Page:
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CAMERON v. FOGARTY

August 20, 1985.

Kenneth S. CAMERON, Plaintiff,
v.
Matthew FOGARTY and John Halbig, Defendants.



The opinion of the court was delivered by: NEAHER

MEMORANDUM ORDER

NEAHER, District Judge.

 Plaintiff invokes this Court's jurisdiction pursuant to 28 U.S.C. § 1343 to seek redress under 42 U.S.C. § 1983 for an arrest allegedly made by two New York City police officers without probable cause. The case is before the Court upon defendants' motion to amend the answer to assert the defense of collateral estoppel and coincident motion for summary judgment upon that defense.

 The transcript of a state criminal trial, in which plaintiff was convicted of possession of stolen property, provides the basis for defendants' motion. They contend that the existence of probable cause to arrest plaintiff was determined in that trial and bars the instant suit.

 The trial record reveals that plaintiff was convicted of possessing a stolen automobile, which had been rented by his girlfriend from a Hertz facility at Chicago's O'Hare airport, using a false identification. Plaintiff was later apprehended by defendant police officers in Manhattan after he failed to stop for a red light and then parked the stolen vehicle in a bus stop. At trial the following colloquy occurred regarding the arrest of the plaintiff and the search of his person for evidentiary items.

 "MR. DOCKERY: I hate to bother the Court with what may be a trifling matter.

 "You recall in a brief bench conference this morning, in the course of the officer's [Fogarty's] testimony who is about to resume the stand, I asked to make very sure that the search which was to follow at the police station and the statements then taken, and all these things, that those would be probably [sic] structured.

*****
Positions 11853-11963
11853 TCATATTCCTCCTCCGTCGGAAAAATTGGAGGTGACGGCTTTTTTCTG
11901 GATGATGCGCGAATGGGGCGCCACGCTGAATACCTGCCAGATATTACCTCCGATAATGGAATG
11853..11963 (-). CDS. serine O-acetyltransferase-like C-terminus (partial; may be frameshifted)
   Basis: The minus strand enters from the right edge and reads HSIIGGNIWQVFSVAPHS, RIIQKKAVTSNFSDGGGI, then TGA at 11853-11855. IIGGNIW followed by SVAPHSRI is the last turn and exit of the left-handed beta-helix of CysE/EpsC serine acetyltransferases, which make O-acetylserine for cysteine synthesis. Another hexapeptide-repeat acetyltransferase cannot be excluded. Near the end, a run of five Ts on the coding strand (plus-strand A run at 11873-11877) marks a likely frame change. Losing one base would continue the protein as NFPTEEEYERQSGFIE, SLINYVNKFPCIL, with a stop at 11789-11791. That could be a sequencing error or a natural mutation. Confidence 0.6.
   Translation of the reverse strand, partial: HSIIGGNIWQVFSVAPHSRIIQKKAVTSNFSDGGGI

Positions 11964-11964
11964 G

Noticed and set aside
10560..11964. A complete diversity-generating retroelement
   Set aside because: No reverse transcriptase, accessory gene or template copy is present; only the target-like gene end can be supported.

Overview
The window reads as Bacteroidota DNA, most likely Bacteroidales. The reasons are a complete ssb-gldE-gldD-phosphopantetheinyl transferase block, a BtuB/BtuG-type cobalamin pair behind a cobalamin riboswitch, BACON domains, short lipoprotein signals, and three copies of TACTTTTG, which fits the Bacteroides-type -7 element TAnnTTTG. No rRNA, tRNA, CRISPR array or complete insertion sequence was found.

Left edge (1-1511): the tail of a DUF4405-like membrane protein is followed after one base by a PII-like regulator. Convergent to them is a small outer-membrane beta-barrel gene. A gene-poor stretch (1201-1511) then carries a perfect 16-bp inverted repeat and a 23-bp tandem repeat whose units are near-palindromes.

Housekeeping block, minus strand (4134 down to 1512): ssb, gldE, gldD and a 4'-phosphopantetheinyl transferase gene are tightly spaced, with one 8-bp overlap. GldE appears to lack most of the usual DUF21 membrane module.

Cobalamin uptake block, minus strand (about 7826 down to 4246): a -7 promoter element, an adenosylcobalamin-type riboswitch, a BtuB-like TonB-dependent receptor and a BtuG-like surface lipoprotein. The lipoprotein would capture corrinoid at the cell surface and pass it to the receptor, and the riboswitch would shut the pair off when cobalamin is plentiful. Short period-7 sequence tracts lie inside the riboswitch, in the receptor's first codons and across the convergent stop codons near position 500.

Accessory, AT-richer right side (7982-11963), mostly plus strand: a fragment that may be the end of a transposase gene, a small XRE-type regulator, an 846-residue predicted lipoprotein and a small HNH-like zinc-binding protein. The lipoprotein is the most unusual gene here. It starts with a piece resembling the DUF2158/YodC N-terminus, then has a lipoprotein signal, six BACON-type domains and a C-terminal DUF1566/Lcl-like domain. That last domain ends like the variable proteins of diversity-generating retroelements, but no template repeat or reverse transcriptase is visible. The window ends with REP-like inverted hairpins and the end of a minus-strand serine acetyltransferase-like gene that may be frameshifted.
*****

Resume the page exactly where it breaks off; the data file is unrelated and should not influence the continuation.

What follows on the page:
"The Court permitted me to wait until it became more timely.

 "Thereafter when these things were introduced into evidence I took objection and I also asked the Court to give me permission to renew an objection on a later date after cross-examination.

 "But at this point it must be clear that the items that were introduced have not been properly foundationed with respect to the propriety of such a thing as admissible evidence in this case.

 "I would therefore ask --

 "THE COURT: Based on the evidence I heard from this officer, the specific exhibits, driver's license, airline ticket, other property were the incidents of a lawful arrest.

 "Under the circumstances they were properly admissible.

 "There were no pretrial motions to suppress. I don't know what the basis would have been in making one, under the ...


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